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Woman is extradited to New Hampshire to face drug felonies

When an accused individual does not appear for a scheduled criminal court date in New Hampshire, he or she is considered a fugitive. Usually, a bench warrant or other court order is issued by the criminal court overseeing the prosecution, and law enforcement authorities will put the fugitive warrant and information into their system for tracking and finding fugitives. When the alleged offenses are for felonies, the matter is given more serious attention, and the hunt for the accused may take place on a nationwide level.

A fugitive wanted here on felony drug charges was recently found in another state and extradited back to Hillsborough County where she is being held pending a court appearance. The defendant is charged with selling a fatal dose of fentanyl, a highly potent pain killer, to an individual who allegedly died as a result. She had been arrested in August 2016 for dispensing a controlled drug with death resulting and other felony drug charges relating to the possession and sale of the fentanyl.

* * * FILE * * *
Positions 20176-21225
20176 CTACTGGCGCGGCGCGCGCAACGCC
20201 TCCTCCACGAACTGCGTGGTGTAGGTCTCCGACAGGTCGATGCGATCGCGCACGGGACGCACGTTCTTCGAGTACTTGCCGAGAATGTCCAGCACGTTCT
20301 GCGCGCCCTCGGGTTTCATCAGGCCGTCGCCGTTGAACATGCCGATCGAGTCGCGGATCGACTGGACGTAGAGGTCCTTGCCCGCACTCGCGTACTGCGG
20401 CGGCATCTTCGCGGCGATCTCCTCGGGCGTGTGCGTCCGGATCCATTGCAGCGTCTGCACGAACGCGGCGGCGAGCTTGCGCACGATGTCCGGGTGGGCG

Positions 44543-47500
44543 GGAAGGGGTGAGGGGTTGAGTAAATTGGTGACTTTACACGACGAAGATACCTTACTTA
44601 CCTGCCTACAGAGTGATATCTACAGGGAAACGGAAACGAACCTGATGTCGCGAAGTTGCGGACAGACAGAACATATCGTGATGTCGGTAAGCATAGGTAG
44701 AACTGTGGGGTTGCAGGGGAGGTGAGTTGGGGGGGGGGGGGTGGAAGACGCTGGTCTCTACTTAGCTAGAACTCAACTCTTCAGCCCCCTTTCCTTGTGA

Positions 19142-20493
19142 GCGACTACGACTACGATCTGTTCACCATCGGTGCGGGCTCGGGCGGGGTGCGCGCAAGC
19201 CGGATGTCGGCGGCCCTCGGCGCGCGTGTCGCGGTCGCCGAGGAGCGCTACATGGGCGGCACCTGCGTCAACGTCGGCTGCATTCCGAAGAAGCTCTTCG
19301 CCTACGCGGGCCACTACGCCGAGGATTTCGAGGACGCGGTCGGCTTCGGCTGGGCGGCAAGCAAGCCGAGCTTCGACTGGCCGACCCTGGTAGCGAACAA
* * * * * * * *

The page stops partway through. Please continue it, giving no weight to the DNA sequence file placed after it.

The 30-year-old defendant was arrested pursuant to a cooperative effort involving the U.S. Marshals Service and the Nye County, Nevada Sheriff's Office. The woman, who resides in Manchester, was returned here a few days after her apprehension. The rapid processing and return of the suspect indicates that she waived extradition proceedings in Nevada.  

The main charge in the felonies filed by the New Hampshire authorities is the sale of a controlled substance with death resulting. The nationwide trend in the past few years has been to escalate the filing of homicide-related charges against drug dealers when the customer dies shortly after taking the drug sold. This is not an easy prosecution, and the defendant can generally defend aggressively in these cases. The government may find it difficult to prove causation where the connection between the defendant's actions and the death are not close in time. Not only must the sale itself be proved, but the government must then go on to prove, through medical evidence, that the decedent died from the precise substance that the defendant sold.

Source: nh1.com, "Police: NH drug dealer who sold fatal dose of fentanyl arrested in Nevada", Jan. 12, 2017

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